• Nip bitterness in the bud. In an ideal world, everyone holds hands and sings kumbaya together. We live, however, in a fallen world. Harmony, unity, and peace take copious amounts of energy. Like an attentive gardener, we must do the work of identifying weeds and uprooting them, so they don’t take over the garden.

Make every effort to live in peace with everyone and to be holy; without holiness no one will see the Lord. See to it that no one falls short of the grace of God and that no bitter root grows up to cause trouble and defile many. (Hebrews 12:14-15, NIV)

  • Seek to encourage and learn how to do it. Encouragement is both a gift and a skill to be developed. To encourage another is to come alongside and help someone with both affirming words and willing hands. It’s what Jesus did (and does) for us.

Christ died for us so that, whether we are dead or alive when he returns, we can live with him forever. So, encourage each other and build each other up, just as you are already doing. (1 Thessalonians 5:10-11, NLT)

Hospitality, harmony, and help are all forms of love. And love is to be the guiding principle and practice of church and community.

Lord, make us instruments of your peace. Where there is hatred, let us sow love; where there is injury, pardon; where there is discord, union; where there is doubt, faith; where there is despair, hope; where there is darkness, light; where there is sadness, joy. Grant that we may not so much seek to be consoled as to console; to be understood as to understand; to be loved as to love. For it is in giving that we receive; it is in pardoning that we are pardoned; and it is in dying that we are born to eternal life. Amen. – A prayer of St. Francis of

Hebrews 3:7-19 – Encourage One Another Daily

So, as the Holy Spirit says:

“Today, if you hear his voice,
    do not harden your hearts
as you did in the rebellion,
    during the time of testing in the wilderness,
where your ancestors tested and tried me,
    though for forty years they saw what I did.
That is why I was angry with that generation;
    I said, ‘Their hearts are always going astray,
    and they have not known my ways.’
So I declared on oath in my anger,
    ‘They shall never enter my rest.’ ”

See to it, brothers and sisters, that none of you has a sinful, unbelieving heart that turns away from the living God. But encourage one another daily, as long as it is called “Today,” so that none of you may be hardened by sin’s deceitfulness. We have come to share in Christ, if indeed we hold our original conviction firmly to the very end. As has just been said:

“Today, if you hear his voice,
    do not harden your hearts
    as you did in the rebellion.”

Who were they who heard and rebelled? Were they not all those Moses led out of Egypt? And with whom was he angry for forty years? Was it not with those who sinned, whose bodies perished in the wilderness? And to whom did God swear that they would never enter his rest if not to those who disobeyed? So, we see that they were not able to enter, because of their unbelief. (New International Version)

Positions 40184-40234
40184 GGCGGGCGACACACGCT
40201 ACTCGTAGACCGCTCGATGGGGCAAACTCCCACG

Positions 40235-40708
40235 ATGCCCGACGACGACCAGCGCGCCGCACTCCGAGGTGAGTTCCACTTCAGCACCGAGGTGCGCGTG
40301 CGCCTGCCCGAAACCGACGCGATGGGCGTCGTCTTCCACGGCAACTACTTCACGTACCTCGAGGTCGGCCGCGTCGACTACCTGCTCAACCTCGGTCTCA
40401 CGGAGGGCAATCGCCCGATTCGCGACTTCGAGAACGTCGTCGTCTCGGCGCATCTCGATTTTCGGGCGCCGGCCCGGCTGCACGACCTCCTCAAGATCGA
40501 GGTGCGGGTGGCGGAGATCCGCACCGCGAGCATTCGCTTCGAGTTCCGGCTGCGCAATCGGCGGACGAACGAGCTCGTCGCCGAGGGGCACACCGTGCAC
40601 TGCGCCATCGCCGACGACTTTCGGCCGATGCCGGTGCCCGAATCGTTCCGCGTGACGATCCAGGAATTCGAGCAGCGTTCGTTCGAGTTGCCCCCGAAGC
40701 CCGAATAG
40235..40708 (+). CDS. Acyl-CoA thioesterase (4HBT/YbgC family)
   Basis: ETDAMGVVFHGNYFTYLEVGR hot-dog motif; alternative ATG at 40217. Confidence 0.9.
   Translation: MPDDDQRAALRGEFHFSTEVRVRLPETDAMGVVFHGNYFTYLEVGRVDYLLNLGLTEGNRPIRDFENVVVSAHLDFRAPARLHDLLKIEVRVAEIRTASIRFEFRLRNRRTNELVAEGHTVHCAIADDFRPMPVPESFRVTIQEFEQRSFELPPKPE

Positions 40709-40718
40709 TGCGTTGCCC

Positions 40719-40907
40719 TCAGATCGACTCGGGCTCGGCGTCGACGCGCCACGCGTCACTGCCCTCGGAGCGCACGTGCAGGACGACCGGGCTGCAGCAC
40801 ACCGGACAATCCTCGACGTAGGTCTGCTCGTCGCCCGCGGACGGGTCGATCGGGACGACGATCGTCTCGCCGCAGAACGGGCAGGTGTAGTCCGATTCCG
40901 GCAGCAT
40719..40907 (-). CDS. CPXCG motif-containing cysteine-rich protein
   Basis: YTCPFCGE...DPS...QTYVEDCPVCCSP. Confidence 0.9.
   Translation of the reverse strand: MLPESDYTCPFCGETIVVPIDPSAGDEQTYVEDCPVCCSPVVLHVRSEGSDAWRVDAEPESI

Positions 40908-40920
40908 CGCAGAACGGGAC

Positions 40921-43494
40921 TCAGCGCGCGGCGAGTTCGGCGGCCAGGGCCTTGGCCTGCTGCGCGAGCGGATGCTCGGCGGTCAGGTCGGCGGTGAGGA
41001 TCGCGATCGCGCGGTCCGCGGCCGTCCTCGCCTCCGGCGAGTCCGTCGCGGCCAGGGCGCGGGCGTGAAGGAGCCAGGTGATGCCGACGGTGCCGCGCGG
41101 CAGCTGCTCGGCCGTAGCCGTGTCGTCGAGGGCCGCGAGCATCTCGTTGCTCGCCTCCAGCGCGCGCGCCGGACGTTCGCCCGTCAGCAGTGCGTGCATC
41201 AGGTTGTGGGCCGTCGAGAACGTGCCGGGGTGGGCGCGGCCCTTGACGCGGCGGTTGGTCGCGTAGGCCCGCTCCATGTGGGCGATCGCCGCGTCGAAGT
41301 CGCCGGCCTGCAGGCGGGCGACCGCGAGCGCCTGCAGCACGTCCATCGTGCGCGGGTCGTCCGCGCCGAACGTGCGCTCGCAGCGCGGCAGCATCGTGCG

Although many people do their outdoor grilling with propane and propane accessories, there are still some who go with the old charcoal grill. The key to a good hot grill is in the stacking of the briquettes into a neat pile before lighting them. If this is not done, it is likely the white hot fire will never get going. At the most, the briquettes will become warm but quickly grow cold and die.

The New Testament lesson for today operates with the same principle. We are not to stoke a fire of evil with an unfaithful heart. Instead, we are to gather together with our shared value of Jesus and warmly encourage each other every day so that we don’t become insensitive and cold to God.

Just as a pile of charcoal needs all the individual briquettes together to become hot, so every Christian needs other Christians to speak into their life every day. If this dynamic does not happen, the heart will grow cold and hard. Eventually, if left unchecked, the heart falls away from the faith.

There are some churches around the world which wisely take today’s teaching to heart. They have opportunities every day for believers to gather and encourage one another. Some even provide multiple chances to meet throughout a day.

Early in the morning they come together for prayer and encouragement before going off to their jobs and busy lives. At noon there are bible studies or prayer groups during lunch. And in the evening there is vespers, or some sort of Scripture reflection along with strengthening each other in faith.

There is a reason why many places on this earth have grown hot for God with Christians being added daily. It may be wise and necessary to re-think and re-do our spiritual practices to better accommodate and reflect an obedience to these very verses in the book of Hebrews. Consider just a few ways of potentially doing this:

  • Meet virtually for 10-15 minutes at the same time every morning. Take advantage of shared technology. Read a portion of Holy Scripture and offer a reflection or encouragement. Pray for one another. You might also sing or practice some silence together.
  • Meet physically for 10-15 minutes at either sunrise or sunset every dawn or dusk with some neighbors. Offer prayers of gratitude to God and spend some minutes in worship.